Have you ever visited the Sixth Floor Museum at the Dealy Plaza in Dallas, Texas? For those who may not know, this is the place from which Lee Harvey Oswald, the alleged lone gunman, shot President John F. Kennedy. Or so the story goes. Having studied everything on display, I still came away doubting the conclusion that Oswald was the sole responsible party.
Here is what the Zapruder film shows of the assassination: With the first shot, JFK’s head falls forward; followed by a second shot, which lifts his head up out of the forward position to fall backward, immediately followed by another fall forward.
By the way, whenever I attach a hyperlink to a new blog, I make sure that it is the correct one – just in case. In the above paragraph, when I attached a hyperlink of the Zapruder film, it was switched instead to a JFK film starring Kevin Costner. I tried correcting it back to the original film and the result was the same. Apparently, Google’s algorithm is set up to do this automatically. Google seems to be filtering what people can and cannot share. Here comes Big Brother… It makes one wonder how much Google is being paid and by whom to censor what people say and do.
Until recently, I had never heard of Dorothy Kilgallen. She died on November 8, 1965, two years after the JFK assassination. I did not arrive in the U.S.A. until 1972. My lack of knowledge of her, therefore, is not surprising at all. Then I asked David if he knew her name. He was then a teenager in Wisconsin. He said, “No.” Hmm… It seems that outside of New York City, the media did not report much about her death, despite the fact that she was a well-known investigative reporter and TV personality.
Although much of the world seems to have come to a standstill due to the Covid-19 lockdown, my latest project is keeping me as busy as ever. One night, around 2 a.m., when I decided I’d better get some sleep, I began browsing through YouTube on my cell phone to unwind. A video caught my eye. It was entitled, “Dorothy Kilgallen: The Reporter Who Knew Too Much” by Mark Shaw. Because it was slightly over two hours, I knew better than to start watching it. The following evening, I watched it with David. We were both hooked. Then for the next four days, during each meal break, we both listened to the audiobook by the same title. It was slightly over 10 hours. Finally, an investigative reporting that presented a case that made good sense to me. This was in stark contrast to the Museum’s narrative. Here is the sequence of key events:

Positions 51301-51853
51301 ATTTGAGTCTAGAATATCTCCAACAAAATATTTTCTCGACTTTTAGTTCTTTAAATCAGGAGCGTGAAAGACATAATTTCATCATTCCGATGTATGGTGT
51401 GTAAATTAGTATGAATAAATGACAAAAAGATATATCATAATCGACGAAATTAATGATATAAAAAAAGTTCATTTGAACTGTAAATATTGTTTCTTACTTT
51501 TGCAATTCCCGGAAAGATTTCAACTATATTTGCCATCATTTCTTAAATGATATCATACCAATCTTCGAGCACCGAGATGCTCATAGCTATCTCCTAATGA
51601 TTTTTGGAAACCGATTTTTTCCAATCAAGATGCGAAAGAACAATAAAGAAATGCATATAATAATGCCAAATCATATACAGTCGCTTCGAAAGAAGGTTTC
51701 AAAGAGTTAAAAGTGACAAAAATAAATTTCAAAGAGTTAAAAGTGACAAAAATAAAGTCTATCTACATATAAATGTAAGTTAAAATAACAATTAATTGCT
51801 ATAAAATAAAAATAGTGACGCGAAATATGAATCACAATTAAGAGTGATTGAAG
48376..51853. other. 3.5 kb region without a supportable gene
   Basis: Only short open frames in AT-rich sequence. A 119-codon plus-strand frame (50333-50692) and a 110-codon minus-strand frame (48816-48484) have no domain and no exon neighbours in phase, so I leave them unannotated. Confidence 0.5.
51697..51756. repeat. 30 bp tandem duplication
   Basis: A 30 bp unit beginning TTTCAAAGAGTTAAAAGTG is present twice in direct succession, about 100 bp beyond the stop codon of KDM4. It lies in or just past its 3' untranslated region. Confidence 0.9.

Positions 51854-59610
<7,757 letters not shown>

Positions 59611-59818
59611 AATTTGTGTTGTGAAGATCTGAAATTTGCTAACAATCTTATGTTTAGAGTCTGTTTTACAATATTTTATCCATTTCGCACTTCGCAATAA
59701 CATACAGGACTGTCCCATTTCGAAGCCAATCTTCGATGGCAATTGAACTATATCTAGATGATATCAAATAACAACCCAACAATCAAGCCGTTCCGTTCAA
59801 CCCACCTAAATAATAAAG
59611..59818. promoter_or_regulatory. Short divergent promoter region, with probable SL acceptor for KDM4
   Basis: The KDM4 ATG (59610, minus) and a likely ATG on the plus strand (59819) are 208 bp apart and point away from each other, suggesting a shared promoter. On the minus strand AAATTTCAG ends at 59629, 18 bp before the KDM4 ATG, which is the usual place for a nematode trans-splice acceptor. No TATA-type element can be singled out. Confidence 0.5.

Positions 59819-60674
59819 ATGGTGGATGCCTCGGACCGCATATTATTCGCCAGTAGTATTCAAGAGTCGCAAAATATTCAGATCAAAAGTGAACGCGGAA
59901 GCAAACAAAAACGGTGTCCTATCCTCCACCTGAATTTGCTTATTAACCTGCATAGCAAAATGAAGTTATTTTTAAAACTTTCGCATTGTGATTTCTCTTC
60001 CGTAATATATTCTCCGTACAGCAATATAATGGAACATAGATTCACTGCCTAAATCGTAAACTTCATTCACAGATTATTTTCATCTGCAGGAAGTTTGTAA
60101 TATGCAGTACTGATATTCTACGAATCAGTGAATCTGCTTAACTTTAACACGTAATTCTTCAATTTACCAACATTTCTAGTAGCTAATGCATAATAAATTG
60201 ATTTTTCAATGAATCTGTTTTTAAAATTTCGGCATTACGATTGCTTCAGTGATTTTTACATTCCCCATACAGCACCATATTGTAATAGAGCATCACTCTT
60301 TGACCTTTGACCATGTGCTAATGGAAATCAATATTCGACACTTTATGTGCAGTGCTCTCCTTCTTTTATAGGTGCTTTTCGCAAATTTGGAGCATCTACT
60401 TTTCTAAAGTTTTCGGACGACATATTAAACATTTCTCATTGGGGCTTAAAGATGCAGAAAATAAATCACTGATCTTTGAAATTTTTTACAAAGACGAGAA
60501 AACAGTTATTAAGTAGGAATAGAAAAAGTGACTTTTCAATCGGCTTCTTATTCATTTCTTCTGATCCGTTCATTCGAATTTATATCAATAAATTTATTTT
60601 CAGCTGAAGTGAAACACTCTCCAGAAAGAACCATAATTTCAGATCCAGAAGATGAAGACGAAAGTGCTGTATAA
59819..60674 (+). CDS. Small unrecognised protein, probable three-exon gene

- November 22, 1963: JFK was assassinated.
- November 24, 1963: Oswald, the alleged lone gunman, was killed by Jack Ruby.
- March 4-14, 1964: The Ruby Trial was held in Dallas, Texas. Kilgallen was in the courtroom every day.
- November 8, 1965: Kigallen, who was wrapping up a report of her findings on the JFK assassination, was found dead.
- January 3, 1967: Ruby died of cancer.
- June 5, 1968: Robert F. Kennedy, presidential candidate and brother of JFK, was assassinated.
As you read the book, “The Reporter Who Knew Too Much,” it becomes obvious that RFK had zero chance of staying alive by choosing to run for the Office of the President of the U.S.A. Those who feared re-opening of the investigation into the JFK assassination needed to eliminate RFK before he could reach the Oval Office. What kind of people, in the U.S.A., have such enormous power and means to get the job done – and stay anonymous?
I used to think that corruption at the FBI was something that started in recent years, targeting President Donald J. Trump and his allies before the 2016 election. I wrote about the Nunes Memo in February 2018, which touched on the topic. “The Reporter Who Knew Too Much” made me realize that corruption within the FBI is highly likely to have existed even as early as in the 1960s, if not earlier.
The FBI has at its disposal any resources necessary to get whatever job done, supported by taxpayer funds. It will use its power to destroy anyone – any taxpayer – that gets in its way. This is wrong. For destroying the public trust of the FBI, such criminals within the FBI must be punished one hundred times the normal penalty for a like crime.
Rather than rehash what I’ve read in “The Reporter Who Knew Too Much,” I am simply going to encourage you to check out the materials I gathered in this post – and anything else you can find elsewhere – so that you can come up with your own conclusion, just as the author, Mark Shaw, encourages every reader to do. Mark’s commitment to gathering and presenting facts from direct sources was a breath of fresh air in today’s environment where the media is saturated with worthless fake news.